1,133 is not just a number

Paul Gicheru appearing before the ICC via video-link from the ICC Detention Centre on 6th November 2020. Photo credit: ICC-CPI

Court turns down bid to introduce elusive witness’s testimony, but allows four other statements

17 December 2021 - 14:12

By Janet Sankale


Mary Wasike



It has been a week of mixed fortunes for the prosecution in Kenyan lawyer Paul Gicheru’s case at the International Criminal Court, with the judge rejecting some of its applications and granting others.

Trial Chamber III ruled on three applications the Office of the Prosecutor (OTP) had made under Rule 68 (on prior recorded testimony) of the ICC’s Rules of Procedure and Evidence. The prosecution had asked Judge Miatta Maria Samba to admit the testimony of eight witnesses that had been recorded for the original case against William Ruto and Joshua Sang, which later collapsed when witnesses withdrew. Gicheru has been charged with witness interference in the case.

In three rulings dated between December 14 and 15, the judge allowed the prior recorded testimony of four witnesses, rejected three others, admitted one statement under a different rule, and granted the prosecution’s request to extend a deadline.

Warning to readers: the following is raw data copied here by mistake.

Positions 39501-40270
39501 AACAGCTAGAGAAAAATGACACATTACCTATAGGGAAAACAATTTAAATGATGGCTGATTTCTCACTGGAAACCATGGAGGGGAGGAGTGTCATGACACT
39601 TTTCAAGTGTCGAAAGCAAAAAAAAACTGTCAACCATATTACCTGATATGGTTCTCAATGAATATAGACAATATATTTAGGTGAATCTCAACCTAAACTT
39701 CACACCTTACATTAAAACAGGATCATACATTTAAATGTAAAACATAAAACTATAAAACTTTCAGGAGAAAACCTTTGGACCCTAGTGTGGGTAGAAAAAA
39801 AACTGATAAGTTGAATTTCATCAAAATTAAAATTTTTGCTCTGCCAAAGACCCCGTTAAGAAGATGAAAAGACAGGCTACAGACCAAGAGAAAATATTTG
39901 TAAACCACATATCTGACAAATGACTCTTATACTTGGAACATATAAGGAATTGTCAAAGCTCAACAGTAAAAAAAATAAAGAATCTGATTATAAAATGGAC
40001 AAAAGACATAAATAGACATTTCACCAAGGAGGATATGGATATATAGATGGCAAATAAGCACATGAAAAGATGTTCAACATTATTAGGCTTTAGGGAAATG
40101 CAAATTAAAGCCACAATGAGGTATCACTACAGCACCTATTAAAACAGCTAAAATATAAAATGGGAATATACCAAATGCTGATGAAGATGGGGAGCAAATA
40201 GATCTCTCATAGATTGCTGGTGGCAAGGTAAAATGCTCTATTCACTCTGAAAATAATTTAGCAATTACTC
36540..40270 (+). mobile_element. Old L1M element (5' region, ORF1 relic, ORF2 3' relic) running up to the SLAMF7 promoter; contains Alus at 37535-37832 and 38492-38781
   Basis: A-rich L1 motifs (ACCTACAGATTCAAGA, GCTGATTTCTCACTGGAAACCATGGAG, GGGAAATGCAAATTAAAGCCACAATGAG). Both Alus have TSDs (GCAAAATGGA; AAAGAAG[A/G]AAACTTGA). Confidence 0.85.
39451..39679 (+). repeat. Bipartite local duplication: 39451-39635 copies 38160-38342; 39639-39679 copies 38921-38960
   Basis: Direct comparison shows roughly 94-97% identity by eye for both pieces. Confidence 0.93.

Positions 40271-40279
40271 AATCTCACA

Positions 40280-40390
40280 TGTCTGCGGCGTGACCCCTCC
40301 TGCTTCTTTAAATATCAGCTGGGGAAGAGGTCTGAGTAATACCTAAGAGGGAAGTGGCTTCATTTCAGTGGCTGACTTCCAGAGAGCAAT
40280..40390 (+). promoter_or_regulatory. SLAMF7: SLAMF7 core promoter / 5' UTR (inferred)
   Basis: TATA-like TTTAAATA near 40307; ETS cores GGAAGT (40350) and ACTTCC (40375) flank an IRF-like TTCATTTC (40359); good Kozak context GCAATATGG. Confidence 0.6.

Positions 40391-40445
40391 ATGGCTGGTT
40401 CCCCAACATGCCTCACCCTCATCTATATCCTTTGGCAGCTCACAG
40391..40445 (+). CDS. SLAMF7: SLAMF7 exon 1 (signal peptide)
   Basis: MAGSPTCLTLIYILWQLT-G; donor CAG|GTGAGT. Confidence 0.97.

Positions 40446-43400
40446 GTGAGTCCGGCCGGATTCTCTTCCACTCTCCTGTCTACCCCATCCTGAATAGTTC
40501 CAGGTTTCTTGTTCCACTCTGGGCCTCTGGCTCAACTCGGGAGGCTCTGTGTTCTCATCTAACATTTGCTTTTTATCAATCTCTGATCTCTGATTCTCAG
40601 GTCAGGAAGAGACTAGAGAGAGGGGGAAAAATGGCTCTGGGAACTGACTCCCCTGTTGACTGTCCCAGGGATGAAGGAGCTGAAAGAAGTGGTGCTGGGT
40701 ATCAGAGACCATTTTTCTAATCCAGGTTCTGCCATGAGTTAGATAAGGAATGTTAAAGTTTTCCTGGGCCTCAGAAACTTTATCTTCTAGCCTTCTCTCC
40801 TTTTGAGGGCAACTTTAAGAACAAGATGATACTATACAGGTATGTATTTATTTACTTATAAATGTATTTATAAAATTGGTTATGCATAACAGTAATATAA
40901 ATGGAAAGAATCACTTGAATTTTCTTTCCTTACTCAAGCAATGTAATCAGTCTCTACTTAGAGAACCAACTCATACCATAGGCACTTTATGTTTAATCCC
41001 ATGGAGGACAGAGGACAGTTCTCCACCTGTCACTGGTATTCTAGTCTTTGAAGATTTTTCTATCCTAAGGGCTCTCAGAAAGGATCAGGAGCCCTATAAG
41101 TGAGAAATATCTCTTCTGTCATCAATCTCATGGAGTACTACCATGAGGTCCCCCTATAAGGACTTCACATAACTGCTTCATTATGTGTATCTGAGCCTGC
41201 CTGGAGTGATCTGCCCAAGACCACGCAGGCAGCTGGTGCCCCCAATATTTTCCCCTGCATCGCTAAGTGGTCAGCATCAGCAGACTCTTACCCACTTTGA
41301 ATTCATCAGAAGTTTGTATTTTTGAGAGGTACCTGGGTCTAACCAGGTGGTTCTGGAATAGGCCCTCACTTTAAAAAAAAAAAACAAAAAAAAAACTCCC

The first ruling, dated December 14, rejected the prosecution’s application to admit the prior recorded testimony of P-0495, saying the prosecution had failed to make all reasonable efforts to secure the witness’s court attendance. At first, the OTP had said it had been unable to locate the witness since the time he gave testimony in 2014. The prosecution later filed an addendum, explaining that after the filing of the request, P-0495 had contacted the prosecution.

The prosecutor said after meeting with the witness “…to establish his willingness to cooperate with the court, including by testifying voluntarily at trial, and to obtain updated information…” the witness’s counsel had said his client was unlikely to testify, although he had maintained the evidence he provided during his testimony in the Ruto and Sang case.

“Despite P-0495 initially stating that he would be prepared to testify in the Gicheru case, his counsel subsequently revised this position and advised the prosecution that the witness would be unlikely to testify willingly,” said Deputy Prosecutor James Stewart in his addendum dated December 2.